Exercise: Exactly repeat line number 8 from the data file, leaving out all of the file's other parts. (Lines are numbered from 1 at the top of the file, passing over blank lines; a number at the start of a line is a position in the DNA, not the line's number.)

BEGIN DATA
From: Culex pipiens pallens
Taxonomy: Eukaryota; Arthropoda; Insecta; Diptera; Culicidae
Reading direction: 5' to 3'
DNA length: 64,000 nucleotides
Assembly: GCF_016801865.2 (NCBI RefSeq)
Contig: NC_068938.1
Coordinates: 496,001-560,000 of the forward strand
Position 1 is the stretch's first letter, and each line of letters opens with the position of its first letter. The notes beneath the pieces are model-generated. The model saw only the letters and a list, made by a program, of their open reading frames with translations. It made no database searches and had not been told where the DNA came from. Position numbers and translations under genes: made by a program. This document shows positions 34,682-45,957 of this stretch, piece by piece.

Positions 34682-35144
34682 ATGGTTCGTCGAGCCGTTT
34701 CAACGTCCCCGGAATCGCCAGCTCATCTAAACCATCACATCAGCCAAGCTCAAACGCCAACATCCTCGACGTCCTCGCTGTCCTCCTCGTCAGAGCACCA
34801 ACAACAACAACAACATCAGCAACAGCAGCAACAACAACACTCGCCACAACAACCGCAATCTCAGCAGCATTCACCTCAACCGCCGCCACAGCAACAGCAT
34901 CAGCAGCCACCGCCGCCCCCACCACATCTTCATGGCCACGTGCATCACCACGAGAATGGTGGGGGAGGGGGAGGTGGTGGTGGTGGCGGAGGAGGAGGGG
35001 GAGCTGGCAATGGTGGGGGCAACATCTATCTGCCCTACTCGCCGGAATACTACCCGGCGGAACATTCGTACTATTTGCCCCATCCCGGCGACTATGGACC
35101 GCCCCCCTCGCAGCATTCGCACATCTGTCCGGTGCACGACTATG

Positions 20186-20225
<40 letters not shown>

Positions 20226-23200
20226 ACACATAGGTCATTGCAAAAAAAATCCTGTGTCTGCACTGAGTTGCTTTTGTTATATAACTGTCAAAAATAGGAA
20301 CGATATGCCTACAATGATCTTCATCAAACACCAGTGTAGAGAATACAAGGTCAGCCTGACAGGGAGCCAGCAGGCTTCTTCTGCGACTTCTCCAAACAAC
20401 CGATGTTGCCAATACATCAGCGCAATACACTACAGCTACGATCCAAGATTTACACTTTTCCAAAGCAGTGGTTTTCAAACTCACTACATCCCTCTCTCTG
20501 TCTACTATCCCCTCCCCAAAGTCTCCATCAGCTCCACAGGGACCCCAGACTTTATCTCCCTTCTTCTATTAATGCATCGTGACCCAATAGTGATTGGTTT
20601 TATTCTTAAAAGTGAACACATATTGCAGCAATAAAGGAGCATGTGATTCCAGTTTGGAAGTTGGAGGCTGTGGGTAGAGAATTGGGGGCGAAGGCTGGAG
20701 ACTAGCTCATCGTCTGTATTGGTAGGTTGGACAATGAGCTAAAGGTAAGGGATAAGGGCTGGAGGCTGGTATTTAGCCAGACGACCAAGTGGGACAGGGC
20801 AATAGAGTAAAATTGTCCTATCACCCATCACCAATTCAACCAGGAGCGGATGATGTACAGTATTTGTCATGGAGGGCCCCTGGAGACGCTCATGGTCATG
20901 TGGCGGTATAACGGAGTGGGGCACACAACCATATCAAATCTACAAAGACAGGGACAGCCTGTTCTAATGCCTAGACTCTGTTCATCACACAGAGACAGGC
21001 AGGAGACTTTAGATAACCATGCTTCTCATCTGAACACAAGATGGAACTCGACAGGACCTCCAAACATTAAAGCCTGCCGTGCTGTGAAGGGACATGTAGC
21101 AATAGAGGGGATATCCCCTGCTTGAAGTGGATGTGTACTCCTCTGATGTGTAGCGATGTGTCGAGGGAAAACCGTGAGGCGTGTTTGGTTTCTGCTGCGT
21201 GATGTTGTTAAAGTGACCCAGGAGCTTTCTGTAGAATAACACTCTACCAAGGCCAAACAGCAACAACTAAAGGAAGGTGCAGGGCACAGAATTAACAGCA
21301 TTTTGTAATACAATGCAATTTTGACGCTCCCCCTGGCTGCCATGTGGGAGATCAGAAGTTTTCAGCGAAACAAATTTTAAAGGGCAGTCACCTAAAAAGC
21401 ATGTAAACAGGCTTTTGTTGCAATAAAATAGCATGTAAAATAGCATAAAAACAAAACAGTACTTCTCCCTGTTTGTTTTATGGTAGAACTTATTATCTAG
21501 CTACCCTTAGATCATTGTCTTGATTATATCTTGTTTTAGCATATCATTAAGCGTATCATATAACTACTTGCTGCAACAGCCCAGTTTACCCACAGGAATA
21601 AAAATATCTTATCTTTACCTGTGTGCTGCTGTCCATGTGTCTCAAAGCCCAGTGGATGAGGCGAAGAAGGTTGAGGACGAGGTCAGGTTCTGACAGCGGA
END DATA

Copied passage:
Position 1 is the stretch's first letter, and each line of letters opens with the position of its first letter. The notes beneath the pieces are model-generated. The model saw only the letters and a list, made by a program, of their open reading frames with translations. It made no database searches and had not been told where the DNA came from. Position numbers and translations under genes: made by a program. This document shows positions 34,682-45,957 of this stretch, piece by piece.